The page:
Imagining baseball’s best one-two in Hanley Ramirez and Matt Kemp

Hanley Ramirez, left, and Matt Kemp make for an impressive duo.
(Alex Gallardo / Associated Press)

Dream a little. Come on, you can do this. It requires playing the dreaded what-if game, but it’s still the first week of April. Let your fancies turn to all things possible. It’s what new beginnings are for.

So close those little eyes and just imagine: Matt Kemp as the player he was 2011 and the healthy version of Hanley Ramirez from last season.

Playing together, hurting baseballs, hitting balls that precious few others ever have.

“It could be scary, man,” said Kemp.


Balls almost exploded off the bat of Ramirez last season. When he was healthy, he seemed like no other hitter around, unless your memory harks back to Kemp three seasons ago.

Each had a pair of home runs Sunday, and none of the four were of the cheap variety.

“Hanley is on a different level and if Matt is like that, like he was today, you wouldn’t want to face this lineup,” said right-hander Zack Greinke.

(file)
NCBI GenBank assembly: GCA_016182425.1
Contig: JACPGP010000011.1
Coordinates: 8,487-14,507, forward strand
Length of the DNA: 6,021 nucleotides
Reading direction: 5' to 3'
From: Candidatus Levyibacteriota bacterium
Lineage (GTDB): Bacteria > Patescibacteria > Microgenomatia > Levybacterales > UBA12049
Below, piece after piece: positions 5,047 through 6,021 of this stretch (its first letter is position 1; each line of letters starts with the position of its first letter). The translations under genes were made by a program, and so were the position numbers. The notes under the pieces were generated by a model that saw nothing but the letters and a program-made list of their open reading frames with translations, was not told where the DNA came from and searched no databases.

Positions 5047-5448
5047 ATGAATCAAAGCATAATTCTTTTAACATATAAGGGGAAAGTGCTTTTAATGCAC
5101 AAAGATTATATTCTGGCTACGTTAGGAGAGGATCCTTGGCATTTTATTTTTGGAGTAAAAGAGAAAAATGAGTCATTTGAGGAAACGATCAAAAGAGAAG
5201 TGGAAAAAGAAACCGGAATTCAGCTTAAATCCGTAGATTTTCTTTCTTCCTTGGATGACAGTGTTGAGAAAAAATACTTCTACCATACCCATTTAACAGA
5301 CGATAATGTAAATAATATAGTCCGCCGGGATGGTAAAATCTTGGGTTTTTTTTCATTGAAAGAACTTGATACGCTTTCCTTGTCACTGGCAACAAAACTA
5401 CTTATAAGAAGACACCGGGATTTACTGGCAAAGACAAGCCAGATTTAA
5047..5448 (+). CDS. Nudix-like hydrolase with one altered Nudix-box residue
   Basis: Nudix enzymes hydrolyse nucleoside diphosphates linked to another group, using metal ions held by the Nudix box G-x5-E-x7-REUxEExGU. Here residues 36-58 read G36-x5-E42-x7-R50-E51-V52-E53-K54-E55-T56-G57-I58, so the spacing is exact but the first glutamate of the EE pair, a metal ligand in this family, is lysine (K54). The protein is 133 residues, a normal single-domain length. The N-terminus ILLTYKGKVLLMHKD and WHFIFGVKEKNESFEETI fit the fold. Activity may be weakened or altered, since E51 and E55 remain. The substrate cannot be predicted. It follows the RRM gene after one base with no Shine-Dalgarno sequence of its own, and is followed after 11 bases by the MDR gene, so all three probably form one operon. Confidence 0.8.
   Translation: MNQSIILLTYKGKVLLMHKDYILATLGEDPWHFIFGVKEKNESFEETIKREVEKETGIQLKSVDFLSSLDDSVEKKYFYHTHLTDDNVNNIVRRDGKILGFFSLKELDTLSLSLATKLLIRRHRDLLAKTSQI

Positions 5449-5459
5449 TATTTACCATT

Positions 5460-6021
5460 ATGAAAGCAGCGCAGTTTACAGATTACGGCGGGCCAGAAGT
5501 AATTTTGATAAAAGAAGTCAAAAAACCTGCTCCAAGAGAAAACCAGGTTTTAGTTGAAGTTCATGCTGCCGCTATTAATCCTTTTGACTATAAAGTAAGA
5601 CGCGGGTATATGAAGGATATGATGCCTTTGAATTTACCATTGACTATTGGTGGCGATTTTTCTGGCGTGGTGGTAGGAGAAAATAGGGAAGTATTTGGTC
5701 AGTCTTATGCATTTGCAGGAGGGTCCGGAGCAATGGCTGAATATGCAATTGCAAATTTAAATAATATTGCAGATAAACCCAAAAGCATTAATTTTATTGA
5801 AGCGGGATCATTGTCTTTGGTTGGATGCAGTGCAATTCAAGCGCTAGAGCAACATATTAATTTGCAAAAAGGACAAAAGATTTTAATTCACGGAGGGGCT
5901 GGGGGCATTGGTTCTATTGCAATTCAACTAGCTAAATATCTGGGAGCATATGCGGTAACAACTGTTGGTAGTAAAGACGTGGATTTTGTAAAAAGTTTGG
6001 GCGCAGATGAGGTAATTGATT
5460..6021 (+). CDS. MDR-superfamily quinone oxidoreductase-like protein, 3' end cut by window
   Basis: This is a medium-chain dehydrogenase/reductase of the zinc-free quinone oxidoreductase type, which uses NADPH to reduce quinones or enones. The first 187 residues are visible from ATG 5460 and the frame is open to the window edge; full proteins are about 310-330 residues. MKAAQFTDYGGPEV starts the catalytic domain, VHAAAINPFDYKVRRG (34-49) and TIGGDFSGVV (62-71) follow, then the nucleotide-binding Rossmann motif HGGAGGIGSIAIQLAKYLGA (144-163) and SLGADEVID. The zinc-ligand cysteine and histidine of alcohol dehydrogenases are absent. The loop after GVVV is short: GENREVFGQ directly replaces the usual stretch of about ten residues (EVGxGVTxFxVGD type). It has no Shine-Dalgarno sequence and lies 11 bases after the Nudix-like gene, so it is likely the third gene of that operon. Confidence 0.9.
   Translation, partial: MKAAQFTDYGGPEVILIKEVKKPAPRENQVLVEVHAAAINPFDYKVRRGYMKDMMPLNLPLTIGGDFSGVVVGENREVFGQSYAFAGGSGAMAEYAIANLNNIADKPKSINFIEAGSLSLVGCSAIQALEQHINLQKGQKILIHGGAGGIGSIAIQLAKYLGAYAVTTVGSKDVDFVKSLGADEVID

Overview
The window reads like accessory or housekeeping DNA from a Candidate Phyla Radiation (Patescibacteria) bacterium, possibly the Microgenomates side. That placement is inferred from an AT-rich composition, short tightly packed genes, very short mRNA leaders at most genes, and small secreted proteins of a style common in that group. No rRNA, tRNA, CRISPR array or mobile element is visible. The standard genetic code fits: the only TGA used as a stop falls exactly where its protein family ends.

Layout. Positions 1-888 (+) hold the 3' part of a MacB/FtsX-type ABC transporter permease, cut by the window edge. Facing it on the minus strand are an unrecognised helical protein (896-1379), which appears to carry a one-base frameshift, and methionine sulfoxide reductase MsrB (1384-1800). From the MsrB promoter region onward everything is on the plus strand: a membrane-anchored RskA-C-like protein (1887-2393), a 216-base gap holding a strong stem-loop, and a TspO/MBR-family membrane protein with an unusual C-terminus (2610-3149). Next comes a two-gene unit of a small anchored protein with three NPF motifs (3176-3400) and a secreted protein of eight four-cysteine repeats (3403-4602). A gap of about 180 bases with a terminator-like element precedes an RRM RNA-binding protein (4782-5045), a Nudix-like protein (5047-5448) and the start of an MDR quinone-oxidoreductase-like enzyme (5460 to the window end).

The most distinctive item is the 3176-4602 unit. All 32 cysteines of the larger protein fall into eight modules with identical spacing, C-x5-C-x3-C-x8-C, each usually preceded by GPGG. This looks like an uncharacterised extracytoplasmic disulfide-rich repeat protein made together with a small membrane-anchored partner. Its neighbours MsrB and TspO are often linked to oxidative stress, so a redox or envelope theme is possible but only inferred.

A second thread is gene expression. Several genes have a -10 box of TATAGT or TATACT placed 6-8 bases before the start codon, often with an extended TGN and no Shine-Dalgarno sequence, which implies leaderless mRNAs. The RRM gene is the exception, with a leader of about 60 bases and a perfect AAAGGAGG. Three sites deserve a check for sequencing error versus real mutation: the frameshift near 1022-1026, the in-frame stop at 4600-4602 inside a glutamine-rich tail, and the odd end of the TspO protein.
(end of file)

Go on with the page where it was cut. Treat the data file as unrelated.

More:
History says keeping both healthy is hardly guaranteed, but if it happens and Kemp does return to form, you may not be looking at Ruth-Gehrig but it could the deadliest current one-two punch in baseball.

Ramirez and Kemp not only bring explosive power, but speed. Ramirez has stolen as many as 51 bases in a season, Kemp 40, and both are easily capable of stealing 25 each this season. And with stunning power.

It’s hardly like they’re islands in an otherwise weak lineup, either. They would be surrounded by the likes of Adrian Gonzalez, Andre Ethier, Carl Crawford, Yasiel Puig and Juan Uribe. That’s the kind of roster befitting the most expensive team in baseball.

“It’s a deep lineup,” Ramirez said. “You know what kind of player (Kemp) is. He can put up some numbers and help this team win.”

One game does not mean Kemp has returned to his ’11 form, but Dodgers Manager Don Mattingly said even in the spring you could tell the ball was jumping differently off his bat during batting practice.

It’s the first week of April. So long to go, but such an enticing baseball dream.